Men who hit the dance floor may be revealing more than their ability to cut a rug, according to a new study that finds women judge men with conscientious and agreeable personalities as better dancers.
The study builds on previous research that found women judge the dance movements of stronger men as more attractive and more assertive, and that risk-taking men also get pegged as better dancers. The new research suggests that the information conveyed by dance is even broader, according to study researcher Bernhard Fink, of the University of Göttingen, in Germany.
"We argue that personality is — to some extent — signaled via body movement (dance in particular, as it is the most complex body movement)," Fink wrote in an email to LiveScience. "If that were true, it would explain why dance is such a prominent topic in almost all human societies."
Personality and dance
Fink and his colleagues of Northumbria University in the U.K. had previously found that ladies love certain dudely dance moves, particularly a variation of movements in the neck and the torso. Their studies use motion-capture technology much like that used in computer-animated movies to record men's dance moves and transfer them onto featureless avatars. That technique ensures that the women watching the dance moves won't be distracted by the guys' attractiveness or other features.
The findings that women seem able to pick up on factors like strength and risk-taking from watching just a few seconds of dance moves prompted the researchers to look at other personality traits. They focused on the "Big Five" traits, five basic attributes that describe the spectrum of human personality.
Those traits are openness (a willingness to explore new things), conscientiousness (a tendency toward self-discipline), extroversion (social exuberance), agreeableness (compassion and care for others) and neuroticism (a tendency to experience negative emotions).
The researchers asked 48 men between the ages of 18 and 42 to fill out personality questionnaires that would show where they fell on the spectrum of each trait. Then the men danced to the drumbeat of Robbie Williams' 1997 song "Let Me Entertain You." The music and lyrics were cut out, to prevent the men's love or hatred of the song from influencing their enthusiasm to dance.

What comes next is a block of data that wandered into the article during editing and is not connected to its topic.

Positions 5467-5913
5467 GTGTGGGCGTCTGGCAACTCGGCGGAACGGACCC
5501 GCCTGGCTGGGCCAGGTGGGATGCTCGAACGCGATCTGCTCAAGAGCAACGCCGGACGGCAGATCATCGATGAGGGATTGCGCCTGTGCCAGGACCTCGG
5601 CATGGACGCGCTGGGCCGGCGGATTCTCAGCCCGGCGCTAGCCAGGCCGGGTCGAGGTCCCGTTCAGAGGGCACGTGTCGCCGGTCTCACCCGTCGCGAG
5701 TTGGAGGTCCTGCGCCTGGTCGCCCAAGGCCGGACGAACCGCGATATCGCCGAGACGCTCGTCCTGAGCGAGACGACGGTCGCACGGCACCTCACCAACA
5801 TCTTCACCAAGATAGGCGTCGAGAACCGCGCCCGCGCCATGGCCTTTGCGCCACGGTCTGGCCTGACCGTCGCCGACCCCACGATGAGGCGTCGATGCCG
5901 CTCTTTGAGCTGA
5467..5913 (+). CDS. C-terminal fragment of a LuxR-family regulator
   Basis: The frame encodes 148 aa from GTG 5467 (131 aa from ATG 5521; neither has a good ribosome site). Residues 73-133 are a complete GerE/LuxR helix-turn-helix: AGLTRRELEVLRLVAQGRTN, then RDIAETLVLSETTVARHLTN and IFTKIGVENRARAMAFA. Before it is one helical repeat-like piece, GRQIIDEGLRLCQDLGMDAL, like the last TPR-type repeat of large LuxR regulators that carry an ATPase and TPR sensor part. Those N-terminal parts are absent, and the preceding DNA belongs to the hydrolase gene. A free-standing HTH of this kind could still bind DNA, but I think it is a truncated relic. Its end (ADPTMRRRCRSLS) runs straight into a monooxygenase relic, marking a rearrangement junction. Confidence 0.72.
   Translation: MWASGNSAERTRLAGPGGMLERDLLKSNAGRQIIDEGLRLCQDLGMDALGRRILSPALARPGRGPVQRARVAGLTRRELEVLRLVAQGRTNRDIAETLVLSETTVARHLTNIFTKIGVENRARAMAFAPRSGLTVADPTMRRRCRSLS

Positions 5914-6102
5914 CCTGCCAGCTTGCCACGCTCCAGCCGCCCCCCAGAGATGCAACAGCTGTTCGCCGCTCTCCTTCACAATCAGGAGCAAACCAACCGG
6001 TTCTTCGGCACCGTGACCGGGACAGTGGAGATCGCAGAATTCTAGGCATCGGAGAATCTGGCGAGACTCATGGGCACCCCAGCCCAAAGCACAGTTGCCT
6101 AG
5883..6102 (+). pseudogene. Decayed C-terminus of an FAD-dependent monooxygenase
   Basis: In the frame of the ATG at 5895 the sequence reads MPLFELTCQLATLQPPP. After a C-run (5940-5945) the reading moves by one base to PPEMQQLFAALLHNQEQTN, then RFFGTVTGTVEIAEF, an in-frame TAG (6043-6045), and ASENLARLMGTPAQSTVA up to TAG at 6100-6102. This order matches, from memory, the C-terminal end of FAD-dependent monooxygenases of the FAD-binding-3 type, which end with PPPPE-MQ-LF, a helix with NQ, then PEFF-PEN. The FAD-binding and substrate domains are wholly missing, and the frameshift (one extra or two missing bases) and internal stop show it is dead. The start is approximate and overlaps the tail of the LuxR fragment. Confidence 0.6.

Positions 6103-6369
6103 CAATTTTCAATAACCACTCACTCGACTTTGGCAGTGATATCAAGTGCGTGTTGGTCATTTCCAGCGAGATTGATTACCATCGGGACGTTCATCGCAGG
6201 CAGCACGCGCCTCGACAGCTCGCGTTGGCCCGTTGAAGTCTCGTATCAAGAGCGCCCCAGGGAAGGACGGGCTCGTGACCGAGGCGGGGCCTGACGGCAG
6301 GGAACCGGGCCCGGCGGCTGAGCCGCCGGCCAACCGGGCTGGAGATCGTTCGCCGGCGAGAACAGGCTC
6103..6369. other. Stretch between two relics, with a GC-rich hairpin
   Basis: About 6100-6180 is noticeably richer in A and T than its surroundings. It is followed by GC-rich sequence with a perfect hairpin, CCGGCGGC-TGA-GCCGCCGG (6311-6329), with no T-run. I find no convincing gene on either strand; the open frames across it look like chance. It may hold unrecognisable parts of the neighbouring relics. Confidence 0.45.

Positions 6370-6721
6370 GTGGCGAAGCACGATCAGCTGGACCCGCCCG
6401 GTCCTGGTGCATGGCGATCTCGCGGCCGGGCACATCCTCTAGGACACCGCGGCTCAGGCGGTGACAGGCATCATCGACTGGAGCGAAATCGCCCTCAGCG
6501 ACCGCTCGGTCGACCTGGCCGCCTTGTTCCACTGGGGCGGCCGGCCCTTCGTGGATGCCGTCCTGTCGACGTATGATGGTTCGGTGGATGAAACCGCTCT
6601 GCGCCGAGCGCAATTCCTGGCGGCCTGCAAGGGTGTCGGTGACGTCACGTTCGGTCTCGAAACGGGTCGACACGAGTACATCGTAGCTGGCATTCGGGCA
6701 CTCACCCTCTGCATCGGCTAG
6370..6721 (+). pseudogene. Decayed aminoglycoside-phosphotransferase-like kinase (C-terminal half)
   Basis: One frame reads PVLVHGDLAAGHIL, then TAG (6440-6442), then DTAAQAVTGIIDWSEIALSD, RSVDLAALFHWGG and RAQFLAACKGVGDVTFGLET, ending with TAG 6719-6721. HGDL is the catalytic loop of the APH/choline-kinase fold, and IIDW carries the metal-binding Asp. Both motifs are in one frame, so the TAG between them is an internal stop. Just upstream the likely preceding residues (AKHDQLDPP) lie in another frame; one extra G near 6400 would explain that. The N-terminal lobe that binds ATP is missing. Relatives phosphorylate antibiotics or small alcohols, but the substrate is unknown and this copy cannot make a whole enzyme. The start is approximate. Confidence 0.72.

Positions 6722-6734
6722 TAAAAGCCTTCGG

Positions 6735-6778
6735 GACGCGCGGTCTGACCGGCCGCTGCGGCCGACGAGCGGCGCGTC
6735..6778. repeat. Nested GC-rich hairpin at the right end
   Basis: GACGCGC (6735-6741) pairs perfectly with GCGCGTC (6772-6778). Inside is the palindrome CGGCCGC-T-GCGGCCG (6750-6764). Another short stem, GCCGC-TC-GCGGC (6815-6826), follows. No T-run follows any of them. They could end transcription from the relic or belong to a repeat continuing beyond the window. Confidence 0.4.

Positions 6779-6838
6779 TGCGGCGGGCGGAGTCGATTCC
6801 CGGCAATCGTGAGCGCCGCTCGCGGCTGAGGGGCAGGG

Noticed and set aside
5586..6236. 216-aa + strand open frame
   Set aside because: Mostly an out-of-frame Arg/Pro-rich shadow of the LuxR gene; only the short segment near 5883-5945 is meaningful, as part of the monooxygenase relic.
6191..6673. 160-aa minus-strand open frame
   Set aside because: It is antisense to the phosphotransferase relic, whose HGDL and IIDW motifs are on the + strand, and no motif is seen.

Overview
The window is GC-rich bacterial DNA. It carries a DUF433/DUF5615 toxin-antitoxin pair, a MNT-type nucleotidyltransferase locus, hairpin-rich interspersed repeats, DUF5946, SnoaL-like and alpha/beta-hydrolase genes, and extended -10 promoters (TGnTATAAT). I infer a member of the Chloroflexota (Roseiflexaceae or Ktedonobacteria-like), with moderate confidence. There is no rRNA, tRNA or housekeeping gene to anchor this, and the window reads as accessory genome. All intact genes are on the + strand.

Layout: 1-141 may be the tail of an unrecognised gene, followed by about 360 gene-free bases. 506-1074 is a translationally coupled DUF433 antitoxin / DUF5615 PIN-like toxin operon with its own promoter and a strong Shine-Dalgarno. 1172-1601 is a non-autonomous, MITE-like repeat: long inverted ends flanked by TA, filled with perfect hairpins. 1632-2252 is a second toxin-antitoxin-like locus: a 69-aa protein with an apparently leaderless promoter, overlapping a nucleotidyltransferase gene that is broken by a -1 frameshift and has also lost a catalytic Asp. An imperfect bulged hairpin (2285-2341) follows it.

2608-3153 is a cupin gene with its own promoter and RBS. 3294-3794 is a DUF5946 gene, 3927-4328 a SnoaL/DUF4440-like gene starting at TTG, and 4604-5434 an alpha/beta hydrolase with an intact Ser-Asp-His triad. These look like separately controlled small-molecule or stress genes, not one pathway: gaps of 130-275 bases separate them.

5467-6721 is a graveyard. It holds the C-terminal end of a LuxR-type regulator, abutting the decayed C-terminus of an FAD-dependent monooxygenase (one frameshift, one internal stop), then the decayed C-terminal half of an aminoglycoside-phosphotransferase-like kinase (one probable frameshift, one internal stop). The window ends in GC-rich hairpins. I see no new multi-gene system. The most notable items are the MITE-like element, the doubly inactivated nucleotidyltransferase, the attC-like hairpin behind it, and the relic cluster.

"Dancing in front of cameras is not easy for many people, and some 'support' from a drumbeat usually helps them in the laboratory setting," Fink said.
Next, 53 women between the ages of 17 and 57 watched 15-second clips of the men's dance moves transposed onto a computer-generated avatar. Each woman judged each man's dancing ability on a scale of 1 to 7.
The results revealed that the more conscientious and socially agreeable a man's personality, the more likely women were to view him as a good dancer.
The researchers also found patterns suggesting that extroverts might be better dancers, while people who scored high in neuroticism or openness were seen as worse on the dance floor. But those patterns were not statistically significant, meaning they could have been the result of chance.
Fink says he believes a larger study sample would provide the statistical oomph needed to prove that those nonsignificant traits are linked to a guy's ability to break it down. But put together with old findings, he said, the new study suggests that women are sensitive to discerning personality traits that would be important for both short-term and long-term relationships.
"The significant correlations of conscientiousness and social agreeableness suggest that dance movements signal particularly aspects of 'long-term' partner qualities," Fink said.
Likewise, he said, the earlier study on risk-taking suggests that women are impressed by the dancing of men who are bold sensation-seekers — maybe not the guy you can trust to stick around and help you raise a baby, but one who would likely contribute a healthy set of genes to his offspring.
No faking it
Of course, the research hasn't yet established how, if at all, women use judgments of dance quality to decide whether to pursue a potential mate. Future studies will need to ask women to watch men's dance moves and then decide whether the guy would make a good long- or short-term partner, Fink said. He and his colleagues are also interested in turning the tables to find out what sort of information female dance moves might communicate.
As for whether you can tune your dance moves to look more consciousness and agreeable, it turns out that Shakira was right: Hips don't lie.
"If one would like to 'fake' a certain (positive) personality in order to attract women, this is probably doomed to fail," Fink said. "An individual's body movement pattern is characteristic and any attempt to fake it would result in less positive judgments of that person."
The research is set to appear in an upcoming issue of the journal Personality and Individual Differences.